Treatment of jews in nazi Germany

How were jews treated in nazi Germany?

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Although jews had lived in Germany or over 1000 years, wherever they settled down the were treated badly, often due to jealousy as they were very clever with their money. Even before nazi times, in some places jews were not allowed to own land. And in Nazi times, they had to live in ghettos, wear distinctive clothing and were often attacked. This ill-treatment of jews is called anti-semitism, which became one of the main features of Nazi Germany.

The Attack on Jews

Nazis started to attack jews as soon as they came into power. In April 1933, the SA started to stand outside jewish businesses and urge people not to enter, they also painted "Jude" on the window and beat some people up if they tried to enter. 

A week later, Hitler ordered the sacking from government jobs of anyone who isn't of Aryan descent. Thousands of jewish civil servants, lawyers and teachers were immediately sacked.

During the summer of 1933, placecards appeared outsides shops, cafes, swimming pools, parks and many other public places saying "Jews not wanted". The nazi-controlled press also ran hate campaigns against jews, and jewish actors and musicians were forbidden to perform.

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Nazis believed that humans were divided into superior and inferior races. They believed that the Aryan race was the master race, whereas jews were inferior to all others.


They took the first step to mass murder when Hitler ordered the use of euthanasia for incurably ill patients in hospitals. Over the next two years, about 70,000 patients were killed by their doctors. After invading Poland, SS troups carried out many of these "mercy killings" on Polish mental hospital patients.


From 1940 onwards, jews in Poland were made to live in ghettos. They were walled off areas of towns or cities, where they had to live in very close proximity of each other. eg. The 400,000 jews of warsaw had to live in a ghetto just 2% of the size of the city! Many starved to death over the next 4 years.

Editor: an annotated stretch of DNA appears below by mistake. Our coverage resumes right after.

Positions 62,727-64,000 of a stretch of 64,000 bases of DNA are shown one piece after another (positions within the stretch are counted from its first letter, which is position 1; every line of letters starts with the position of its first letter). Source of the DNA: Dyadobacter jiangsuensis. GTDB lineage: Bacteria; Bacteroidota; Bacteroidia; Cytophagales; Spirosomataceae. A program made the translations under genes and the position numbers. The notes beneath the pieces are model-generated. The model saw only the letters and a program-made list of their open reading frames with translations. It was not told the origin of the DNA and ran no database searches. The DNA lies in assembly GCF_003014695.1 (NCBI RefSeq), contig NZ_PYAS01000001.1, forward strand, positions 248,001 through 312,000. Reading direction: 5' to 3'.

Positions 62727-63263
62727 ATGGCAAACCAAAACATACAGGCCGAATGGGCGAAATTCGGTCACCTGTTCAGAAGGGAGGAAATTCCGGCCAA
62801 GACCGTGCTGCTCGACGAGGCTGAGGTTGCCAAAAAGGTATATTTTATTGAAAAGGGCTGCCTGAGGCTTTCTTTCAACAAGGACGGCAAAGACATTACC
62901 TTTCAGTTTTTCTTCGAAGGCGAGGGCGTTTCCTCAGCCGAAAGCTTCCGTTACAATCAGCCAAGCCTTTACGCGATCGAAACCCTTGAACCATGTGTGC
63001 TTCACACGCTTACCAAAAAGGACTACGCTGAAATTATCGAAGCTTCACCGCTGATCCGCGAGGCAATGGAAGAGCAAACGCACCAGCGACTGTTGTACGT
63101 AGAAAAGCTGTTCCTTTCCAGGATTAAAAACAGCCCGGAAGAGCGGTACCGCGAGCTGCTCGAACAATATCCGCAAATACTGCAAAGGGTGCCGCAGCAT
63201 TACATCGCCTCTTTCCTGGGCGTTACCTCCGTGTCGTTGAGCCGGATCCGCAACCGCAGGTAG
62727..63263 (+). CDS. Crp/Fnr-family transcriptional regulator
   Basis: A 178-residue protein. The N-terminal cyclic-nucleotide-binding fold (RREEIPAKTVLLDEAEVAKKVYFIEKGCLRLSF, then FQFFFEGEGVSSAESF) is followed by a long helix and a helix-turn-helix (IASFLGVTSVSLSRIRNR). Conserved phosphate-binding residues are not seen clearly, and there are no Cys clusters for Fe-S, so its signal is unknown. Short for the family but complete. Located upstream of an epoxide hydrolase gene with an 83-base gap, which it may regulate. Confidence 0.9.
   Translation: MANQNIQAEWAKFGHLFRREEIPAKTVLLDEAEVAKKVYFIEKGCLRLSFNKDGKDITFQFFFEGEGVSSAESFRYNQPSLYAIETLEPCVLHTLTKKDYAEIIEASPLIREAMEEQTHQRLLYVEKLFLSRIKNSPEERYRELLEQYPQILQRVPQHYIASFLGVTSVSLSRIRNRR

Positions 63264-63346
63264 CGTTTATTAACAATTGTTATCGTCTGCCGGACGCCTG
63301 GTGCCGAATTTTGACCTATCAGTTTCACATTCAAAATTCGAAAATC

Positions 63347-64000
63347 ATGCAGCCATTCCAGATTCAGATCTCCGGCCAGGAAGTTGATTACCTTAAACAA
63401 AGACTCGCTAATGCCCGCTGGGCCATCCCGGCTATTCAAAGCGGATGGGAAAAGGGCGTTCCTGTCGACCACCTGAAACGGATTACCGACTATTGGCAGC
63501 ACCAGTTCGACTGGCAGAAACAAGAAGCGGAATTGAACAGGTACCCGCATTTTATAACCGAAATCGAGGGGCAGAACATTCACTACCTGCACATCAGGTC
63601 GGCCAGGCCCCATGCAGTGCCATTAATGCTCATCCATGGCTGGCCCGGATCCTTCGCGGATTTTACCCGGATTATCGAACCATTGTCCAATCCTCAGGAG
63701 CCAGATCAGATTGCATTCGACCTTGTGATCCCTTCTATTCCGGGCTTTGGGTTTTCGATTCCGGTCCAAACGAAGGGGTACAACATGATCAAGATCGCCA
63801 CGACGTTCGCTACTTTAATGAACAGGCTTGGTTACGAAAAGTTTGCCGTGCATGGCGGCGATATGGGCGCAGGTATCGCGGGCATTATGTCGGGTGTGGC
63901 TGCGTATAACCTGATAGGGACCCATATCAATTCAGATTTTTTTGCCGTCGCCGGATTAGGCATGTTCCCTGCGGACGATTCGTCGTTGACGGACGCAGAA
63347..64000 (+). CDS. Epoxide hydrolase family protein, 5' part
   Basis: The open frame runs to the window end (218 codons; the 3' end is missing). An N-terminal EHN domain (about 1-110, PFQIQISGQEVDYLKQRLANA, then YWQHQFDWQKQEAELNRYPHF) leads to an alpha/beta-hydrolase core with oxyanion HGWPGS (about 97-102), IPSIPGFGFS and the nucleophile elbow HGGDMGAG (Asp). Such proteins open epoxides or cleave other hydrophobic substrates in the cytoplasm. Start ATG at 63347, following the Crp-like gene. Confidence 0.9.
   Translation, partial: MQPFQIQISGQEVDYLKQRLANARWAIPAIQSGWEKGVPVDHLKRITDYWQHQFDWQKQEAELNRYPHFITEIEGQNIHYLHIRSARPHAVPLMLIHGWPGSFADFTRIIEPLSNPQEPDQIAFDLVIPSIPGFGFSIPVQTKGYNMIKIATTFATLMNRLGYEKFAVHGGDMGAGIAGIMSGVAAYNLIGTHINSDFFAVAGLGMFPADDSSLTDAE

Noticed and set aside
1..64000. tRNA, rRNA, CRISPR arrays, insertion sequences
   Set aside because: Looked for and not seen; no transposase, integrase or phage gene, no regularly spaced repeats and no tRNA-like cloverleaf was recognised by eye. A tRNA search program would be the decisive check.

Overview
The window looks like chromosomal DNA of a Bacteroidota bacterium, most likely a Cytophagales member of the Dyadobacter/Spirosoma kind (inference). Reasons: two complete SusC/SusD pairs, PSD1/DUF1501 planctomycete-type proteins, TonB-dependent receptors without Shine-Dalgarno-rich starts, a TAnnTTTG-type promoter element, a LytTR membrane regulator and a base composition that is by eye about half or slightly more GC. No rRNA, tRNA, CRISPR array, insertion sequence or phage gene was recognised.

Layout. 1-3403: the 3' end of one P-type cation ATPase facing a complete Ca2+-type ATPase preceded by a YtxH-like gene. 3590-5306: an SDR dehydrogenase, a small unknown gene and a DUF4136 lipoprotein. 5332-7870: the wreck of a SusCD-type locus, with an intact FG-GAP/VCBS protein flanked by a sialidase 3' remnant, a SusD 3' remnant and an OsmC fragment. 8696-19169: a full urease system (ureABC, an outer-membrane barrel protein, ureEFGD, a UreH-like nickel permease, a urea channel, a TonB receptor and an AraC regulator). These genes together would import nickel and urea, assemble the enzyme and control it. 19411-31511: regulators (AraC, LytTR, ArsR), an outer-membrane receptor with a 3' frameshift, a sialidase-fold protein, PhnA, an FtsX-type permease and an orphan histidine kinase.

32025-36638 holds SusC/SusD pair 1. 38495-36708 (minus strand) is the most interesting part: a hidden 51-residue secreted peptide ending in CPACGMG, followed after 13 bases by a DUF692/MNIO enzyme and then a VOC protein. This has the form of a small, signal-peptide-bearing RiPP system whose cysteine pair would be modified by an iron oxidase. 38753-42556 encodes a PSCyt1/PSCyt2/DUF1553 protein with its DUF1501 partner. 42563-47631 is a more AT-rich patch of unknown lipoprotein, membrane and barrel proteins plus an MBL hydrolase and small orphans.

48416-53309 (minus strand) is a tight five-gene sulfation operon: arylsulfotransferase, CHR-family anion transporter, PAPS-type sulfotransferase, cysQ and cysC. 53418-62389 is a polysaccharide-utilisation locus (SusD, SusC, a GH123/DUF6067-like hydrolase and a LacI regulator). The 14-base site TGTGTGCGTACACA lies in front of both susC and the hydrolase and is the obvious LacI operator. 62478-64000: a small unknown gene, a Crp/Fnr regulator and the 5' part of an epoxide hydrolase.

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Special Action Groups

The number of mass murders increased after Germany invaded the Soviet Union in 1941. Special action groups followed the German troups on the orders to kill the jews in every captured town and village. Whole communities of jews were rounded up, stripped naked and shot into mass graves. Some were also gassed using lorries pumped with carbon monoxide.

The Final Solution

The final solution was inside Hitler's concentration camps such as Auschwitz, where jews were either worked or starved to death, gassed or shot. This killed hundreds of thousands of jews, and very quickly too.

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Nuremburg Laws

The Nuremburg laws were introduced on September 15 1935 and had a huge impact on society, as they completely separated Germans and jews, as jews were not allowed in to mingle with Germans and the laws prevented jews from being Reich citizens- basically stripping them of their rights.

  • April 1933- Jews are not allowed to be members of sports clubs.
  • January 1936- Jewish people must hand in their bikes and radios.
  • November 1938- Jewish children can ONLY play with other Jewish children
  • November 1938- Jews can not go to the cinema
  • December 1938- Jewish people are not allowed to use swimming pools
  • April 1939- Jewish people can be thrown out of their homes at any time
  • September 1939- Jews must be home by 8pm in winter and 9pm in summer
  • July 1940- Jewish people are not allowed to use telephones
  • July 1940- Jews can only buy food between 4 and 5 pm
  • September 1941- Jews over 6 years of age must wear a yellow star
  • February 1942- Jews can not buy newspapers or magazines
  • May 1942- Jews must not keep pets
  • June 1942- Jewish children may not go to school
  • July 1942- Jews are not allowed to buy milk and eggs
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The Night of Broken Glass- Kristallnacht

On the night between the 9th and 10th of November 1939, a huge massacre took place against the jews, by many Nazis and other German citizens. It was all due to the fact that a German diplomat, Ernst von Rath was murdered by a French jew in Paris. The nazis wanted revenge and saw this as a great opportunity to start demonstrating against the jews. Hitler and Goebbels met in the evening of the 9th of November and recieved reports of the demonstrations, and Goebbels persuaded Hitler that the violence should be encouraged. 

So at ten O'clock, Goebbels made a radio broadcast calling for vengence on the jews, and so Germans and Nazis began burning synagogues and smashing Jewish windows. Some jews were even murdered or put into concentration camps! At 1 in the morning, Hitler's deputy Richard Heydrich instructed the police not to intervene unless a non-jewish person or property was in danger.

Nazi leaders did nothing to sttop the attacks, because then it looked like it was the German people's doing, so they wouldn't get the blame. It was also to good an opportunity to miss, as they had a chance to attack.

Kristallnacht was a turning point in the Nazi treatment of jews as it turned from legislation (laws) to violence.

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